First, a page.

According to preliminary data, the past three months in Kentucky were the wettest April, May and June on record (117 years), with 24.21 inches for the state, after three out of the past four years suffered serious periods of drought in Kentucky. Our group of weather reporters in Henry County have captured a whopping amount of rain which collaborates the state numbers. Reports range from a low of 25.72 inches near Campbellsburg to a high of 29.19 inches near Eminence.
Many crops got in behind the schedule desired by our farming and gardening community, yet it appears they got in and are now doing well. As a whole, tobacco is off to a good start, but there have been exceptions. Some acreage was set coming out of a very wet period, and was met with a very hot and dry week early in June. The UK diagnostic lab has seen many situations where the cause of problems has been ‘transplant shock,’ ‘environmental,’ and ‘cultural,’ meaning no disease, just poor growing conditions.
Once in the ground, corn and beans have started well. Hay crops have mixed reviews, according to many farmers. It has been a struggle to catch haying weather when the forages needed to be harvested for top quality.
Gardening and Horticulture crops got in late, but are really beginning to come on now. At visits to the Farmers Market and the Produce Auction, we see that the quantity and quality is getting good. If you haven’t tried either of these sources for your own fruits and vegetables, you’ll be pleased with the local offerings. Don’t forget the big Henry County Harvest Showcase July 30 at the fairgrounds.
During the Henry County Cattleman’s meeting a week or so ago, Dr. Pryor discussed pinkeye, sometimes a major problem for cattle producers. While not seeing widespread outbreaks of pinkeye, producers are encouraged to keep up the management tactics to prevent the problem, including maintaining a good fly control program, clipping pastures to remove the seedheads, and using timely vaccines for the herd.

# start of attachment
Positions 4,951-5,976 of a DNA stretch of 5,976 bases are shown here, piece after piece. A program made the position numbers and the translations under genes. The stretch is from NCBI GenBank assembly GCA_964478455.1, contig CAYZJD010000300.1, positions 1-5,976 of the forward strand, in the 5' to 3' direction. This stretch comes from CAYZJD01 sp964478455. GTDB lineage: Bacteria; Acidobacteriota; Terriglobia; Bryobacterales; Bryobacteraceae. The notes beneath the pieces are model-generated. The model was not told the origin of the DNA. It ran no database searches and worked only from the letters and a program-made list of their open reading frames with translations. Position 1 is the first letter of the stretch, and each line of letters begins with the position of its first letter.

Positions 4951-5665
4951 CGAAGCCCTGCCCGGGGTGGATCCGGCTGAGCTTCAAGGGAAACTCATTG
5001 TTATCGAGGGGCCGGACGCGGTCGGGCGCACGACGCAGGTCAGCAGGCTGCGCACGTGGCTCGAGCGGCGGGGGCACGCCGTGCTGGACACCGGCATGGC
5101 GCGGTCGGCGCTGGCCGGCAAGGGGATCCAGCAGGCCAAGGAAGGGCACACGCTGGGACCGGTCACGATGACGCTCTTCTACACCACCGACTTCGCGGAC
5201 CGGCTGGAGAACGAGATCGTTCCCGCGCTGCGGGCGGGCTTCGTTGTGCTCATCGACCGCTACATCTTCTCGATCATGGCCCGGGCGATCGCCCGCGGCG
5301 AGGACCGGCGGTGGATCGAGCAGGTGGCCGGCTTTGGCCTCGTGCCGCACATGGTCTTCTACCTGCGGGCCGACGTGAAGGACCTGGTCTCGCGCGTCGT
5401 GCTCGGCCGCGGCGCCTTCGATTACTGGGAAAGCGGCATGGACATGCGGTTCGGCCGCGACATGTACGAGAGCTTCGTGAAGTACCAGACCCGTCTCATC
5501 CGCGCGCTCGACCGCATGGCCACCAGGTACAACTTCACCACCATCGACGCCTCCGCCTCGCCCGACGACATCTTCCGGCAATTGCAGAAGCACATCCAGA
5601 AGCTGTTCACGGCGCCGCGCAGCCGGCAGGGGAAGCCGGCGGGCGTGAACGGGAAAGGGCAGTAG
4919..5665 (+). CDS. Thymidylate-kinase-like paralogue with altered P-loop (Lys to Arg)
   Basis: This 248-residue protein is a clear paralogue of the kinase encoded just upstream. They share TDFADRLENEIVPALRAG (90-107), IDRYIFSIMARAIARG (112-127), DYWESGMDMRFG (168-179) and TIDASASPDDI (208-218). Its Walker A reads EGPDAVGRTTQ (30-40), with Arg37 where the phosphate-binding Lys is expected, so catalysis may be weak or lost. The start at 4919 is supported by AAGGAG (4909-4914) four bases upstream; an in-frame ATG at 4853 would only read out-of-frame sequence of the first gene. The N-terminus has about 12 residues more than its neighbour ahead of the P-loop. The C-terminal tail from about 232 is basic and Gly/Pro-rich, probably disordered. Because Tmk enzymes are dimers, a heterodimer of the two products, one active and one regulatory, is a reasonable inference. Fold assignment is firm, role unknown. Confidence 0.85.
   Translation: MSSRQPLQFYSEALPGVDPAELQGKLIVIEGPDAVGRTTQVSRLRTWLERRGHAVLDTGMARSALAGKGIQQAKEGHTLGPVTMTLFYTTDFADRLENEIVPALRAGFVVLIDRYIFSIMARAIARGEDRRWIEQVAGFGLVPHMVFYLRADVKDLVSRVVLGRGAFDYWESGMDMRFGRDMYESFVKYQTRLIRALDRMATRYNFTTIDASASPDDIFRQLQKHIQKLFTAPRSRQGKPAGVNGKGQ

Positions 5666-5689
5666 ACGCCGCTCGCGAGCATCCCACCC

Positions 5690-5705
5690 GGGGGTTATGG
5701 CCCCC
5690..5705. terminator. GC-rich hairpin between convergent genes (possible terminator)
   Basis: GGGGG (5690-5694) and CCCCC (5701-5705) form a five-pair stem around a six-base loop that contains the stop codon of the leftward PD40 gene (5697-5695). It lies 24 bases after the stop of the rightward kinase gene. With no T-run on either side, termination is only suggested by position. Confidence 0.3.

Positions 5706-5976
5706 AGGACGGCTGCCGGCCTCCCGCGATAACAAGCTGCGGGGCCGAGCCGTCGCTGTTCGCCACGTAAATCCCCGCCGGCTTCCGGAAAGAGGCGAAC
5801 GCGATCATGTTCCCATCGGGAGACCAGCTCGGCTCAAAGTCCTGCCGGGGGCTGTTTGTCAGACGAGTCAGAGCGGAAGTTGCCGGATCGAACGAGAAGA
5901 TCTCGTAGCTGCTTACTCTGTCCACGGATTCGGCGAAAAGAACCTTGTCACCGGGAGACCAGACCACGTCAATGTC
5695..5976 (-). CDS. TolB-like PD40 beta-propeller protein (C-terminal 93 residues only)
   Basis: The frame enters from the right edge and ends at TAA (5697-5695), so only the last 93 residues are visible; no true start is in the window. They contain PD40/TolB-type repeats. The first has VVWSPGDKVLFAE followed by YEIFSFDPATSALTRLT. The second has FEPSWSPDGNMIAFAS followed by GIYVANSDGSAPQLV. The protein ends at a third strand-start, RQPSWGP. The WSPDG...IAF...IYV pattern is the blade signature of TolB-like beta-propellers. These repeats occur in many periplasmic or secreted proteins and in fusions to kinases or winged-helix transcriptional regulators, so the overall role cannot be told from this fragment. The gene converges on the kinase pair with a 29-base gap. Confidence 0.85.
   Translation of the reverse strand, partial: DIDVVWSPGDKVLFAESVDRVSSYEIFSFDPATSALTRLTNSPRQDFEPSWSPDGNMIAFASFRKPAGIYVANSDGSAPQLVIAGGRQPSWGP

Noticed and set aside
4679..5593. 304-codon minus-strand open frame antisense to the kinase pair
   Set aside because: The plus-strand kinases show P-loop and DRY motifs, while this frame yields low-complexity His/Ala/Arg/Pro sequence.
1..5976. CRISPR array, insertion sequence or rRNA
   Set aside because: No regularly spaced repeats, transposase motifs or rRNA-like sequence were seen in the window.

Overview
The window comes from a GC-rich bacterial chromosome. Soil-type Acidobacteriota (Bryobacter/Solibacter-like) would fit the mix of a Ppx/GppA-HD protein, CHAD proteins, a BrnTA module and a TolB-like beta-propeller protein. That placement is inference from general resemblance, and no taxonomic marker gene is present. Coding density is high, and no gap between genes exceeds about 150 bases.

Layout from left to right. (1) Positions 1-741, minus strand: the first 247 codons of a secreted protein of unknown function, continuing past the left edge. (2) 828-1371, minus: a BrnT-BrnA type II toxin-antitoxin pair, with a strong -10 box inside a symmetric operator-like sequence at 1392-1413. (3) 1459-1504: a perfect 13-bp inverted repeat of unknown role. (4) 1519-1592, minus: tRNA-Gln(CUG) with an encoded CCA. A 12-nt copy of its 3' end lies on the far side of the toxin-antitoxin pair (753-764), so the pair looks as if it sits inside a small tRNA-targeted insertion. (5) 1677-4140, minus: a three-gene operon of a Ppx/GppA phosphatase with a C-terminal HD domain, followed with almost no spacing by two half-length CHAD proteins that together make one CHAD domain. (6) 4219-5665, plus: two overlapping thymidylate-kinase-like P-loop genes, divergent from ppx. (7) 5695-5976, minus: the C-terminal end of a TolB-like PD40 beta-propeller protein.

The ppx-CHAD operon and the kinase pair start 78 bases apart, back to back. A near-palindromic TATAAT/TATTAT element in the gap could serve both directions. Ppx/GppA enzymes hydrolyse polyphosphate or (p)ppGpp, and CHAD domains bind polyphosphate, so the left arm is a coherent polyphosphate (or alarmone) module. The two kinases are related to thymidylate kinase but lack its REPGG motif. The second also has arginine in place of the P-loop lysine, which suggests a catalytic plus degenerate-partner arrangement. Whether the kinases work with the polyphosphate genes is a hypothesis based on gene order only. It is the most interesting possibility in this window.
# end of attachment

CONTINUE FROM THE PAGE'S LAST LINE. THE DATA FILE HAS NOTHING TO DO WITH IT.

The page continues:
Henry County Fair Dairy Show
The Henry County Fair Dairy Show was held Friday, July 2, at the Henry County Fairgrounds ag pavilion. A good group of cows and calves represented all five major dairy breeds were exhibited by youth from around the area. 4-H and FFA youth really did a great job with preparing their animals, were right on time for every class, and learned how their animals compared to the conformation of the ‘ideal’ dairy animal.
The Diary Show committee and the Lions Club Fair Board worked well together to offer a quality educational event for the agricultural community. Thanks to these folks and the good sponsors of the event for their efforts.
Crop Reporting Deadline
The Henry/Oldham FSA Office reminds producers that July 15 is the deadline for filing crop reports for 2011 crops.
Any producers who receive payments from USDA or have a crop insurance policy are required to file a report of crops annually. After the July 15 deadline, late filed charges will apply. If you have questions, you may call 502-845-2820 for more information.